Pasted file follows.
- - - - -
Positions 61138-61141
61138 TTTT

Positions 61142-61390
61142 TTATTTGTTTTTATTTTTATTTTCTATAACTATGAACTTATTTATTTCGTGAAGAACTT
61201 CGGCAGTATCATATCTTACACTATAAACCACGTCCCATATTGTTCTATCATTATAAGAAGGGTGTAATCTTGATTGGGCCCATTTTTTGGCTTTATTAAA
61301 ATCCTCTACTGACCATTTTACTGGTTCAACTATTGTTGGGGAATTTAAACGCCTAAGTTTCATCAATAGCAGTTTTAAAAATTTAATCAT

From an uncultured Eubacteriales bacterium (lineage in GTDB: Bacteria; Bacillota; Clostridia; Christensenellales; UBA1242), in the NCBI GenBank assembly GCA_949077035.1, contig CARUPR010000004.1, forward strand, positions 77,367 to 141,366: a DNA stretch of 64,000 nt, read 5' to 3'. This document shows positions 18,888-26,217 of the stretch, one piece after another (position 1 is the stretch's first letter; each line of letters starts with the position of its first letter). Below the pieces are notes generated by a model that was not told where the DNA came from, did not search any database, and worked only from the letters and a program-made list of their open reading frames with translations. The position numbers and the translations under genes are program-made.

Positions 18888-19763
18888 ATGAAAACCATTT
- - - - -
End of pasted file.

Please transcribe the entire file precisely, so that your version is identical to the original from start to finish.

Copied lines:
Positions 61138-61141
61138 TTTT

Positions 61142-61390
61142 TTATTTGTTTTTATTTTTATTTTCTATAACTATGAACTTATTTATTTCGTGAAGAACTT
61201 CGGCAGTATCATATCTTACACTATAAACCACGTCCCATATTGTTCTATCATTATAAGAAGGGTGTAATCTTGATTGGGCCCATTTTTTGGCTTTATTAAA
61301 ATCCTCTACTGACCATTTTACTGGTTCAACTATTGTTGGGGAATTTAAACGCCTAAGTTTCATCAATAGCAGTTTTAAAAATTTAATCAT

From an uncultured Eubacteriales bacterium (lineage in GTDB: Bacteria; Bacillota; Clostridia; Christensenellales; UBA1242), in the NCBI GenBank assembly GCA_949077035.1, contig CARUPR010000004.1, forward strand, positions 77,367 to 141,366: a DNA stretch of 64,000 nt, read 5' to 3'. This document shows positions 18,888-26,217 of the stretch, one piece after another (position 1 is the stretch's first letter; each line of letters starts with the position of its first letter). Below the pieces are notes generated by a model that was not told where the DNA came from, did not search any database, and worked only from the letters and a program-made list of their open reading frames with translations. The position numbers and the translations under genes are program-made.

Positions 18888-19763
18888 ATGAAAACCATTT